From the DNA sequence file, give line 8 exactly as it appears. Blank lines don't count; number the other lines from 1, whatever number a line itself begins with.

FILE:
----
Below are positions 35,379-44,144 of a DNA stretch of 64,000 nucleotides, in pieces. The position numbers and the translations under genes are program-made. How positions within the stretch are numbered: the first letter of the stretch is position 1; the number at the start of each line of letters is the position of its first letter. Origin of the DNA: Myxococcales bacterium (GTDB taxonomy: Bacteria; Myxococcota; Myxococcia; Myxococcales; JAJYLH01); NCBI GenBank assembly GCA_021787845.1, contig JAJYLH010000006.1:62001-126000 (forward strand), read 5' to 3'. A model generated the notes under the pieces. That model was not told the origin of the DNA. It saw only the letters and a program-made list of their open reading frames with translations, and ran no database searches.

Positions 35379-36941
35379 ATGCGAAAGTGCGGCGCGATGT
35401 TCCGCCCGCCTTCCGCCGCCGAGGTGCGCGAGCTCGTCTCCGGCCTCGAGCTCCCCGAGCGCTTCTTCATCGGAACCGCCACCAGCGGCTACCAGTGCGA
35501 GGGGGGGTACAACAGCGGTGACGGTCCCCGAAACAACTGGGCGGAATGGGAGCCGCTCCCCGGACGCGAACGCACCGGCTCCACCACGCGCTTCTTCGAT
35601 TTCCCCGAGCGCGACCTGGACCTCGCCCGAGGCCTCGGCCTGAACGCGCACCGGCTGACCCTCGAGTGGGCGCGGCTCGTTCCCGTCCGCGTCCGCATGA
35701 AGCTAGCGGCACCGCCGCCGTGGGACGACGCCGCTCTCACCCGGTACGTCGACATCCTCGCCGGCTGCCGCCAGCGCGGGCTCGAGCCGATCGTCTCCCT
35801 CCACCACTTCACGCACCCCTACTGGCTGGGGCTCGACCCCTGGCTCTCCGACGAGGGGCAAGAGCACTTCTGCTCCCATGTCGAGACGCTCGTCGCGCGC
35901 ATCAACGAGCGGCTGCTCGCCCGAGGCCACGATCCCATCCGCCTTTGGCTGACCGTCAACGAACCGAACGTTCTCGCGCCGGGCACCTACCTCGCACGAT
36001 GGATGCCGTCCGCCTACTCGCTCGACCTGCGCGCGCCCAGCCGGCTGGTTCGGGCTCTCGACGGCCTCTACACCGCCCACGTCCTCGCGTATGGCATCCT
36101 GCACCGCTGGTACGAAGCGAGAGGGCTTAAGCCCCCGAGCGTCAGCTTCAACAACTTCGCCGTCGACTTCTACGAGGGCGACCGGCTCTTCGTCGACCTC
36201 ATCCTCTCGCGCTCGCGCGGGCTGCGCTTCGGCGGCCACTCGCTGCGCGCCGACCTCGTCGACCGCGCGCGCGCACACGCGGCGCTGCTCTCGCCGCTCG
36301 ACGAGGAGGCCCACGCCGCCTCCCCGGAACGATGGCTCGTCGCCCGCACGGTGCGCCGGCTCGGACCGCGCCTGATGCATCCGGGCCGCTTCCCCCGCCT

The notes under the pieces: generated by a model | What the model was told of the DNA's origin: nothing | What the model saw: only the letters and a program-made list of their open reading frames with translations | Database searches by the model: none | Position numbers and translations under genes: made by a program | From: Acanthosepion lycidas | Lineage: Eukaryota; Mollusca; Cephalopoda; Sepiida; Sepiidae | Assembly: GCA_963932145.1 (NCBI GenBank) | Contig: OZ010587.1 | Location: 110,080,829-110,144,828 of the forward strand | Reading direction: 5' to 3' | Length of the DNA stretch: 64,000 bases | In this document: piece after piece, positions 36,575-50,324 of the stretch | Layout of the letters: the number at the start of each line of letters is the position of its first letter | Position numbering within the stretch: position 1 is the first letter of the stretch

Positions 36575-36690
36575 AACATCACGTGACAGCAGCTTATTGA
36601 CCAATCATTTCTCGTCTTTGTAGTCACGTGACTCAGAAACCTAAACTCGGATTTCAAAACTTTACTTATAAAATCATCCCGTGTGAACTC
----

35801 CCACCACTTCACGCACCCCTACTGGCTGGGGCTCGACCCCTGGCTCTCCGACGAGGGGCAAGAGCACTTCTGCTCCCATGTCGAGACGCTCGTCGCGCGC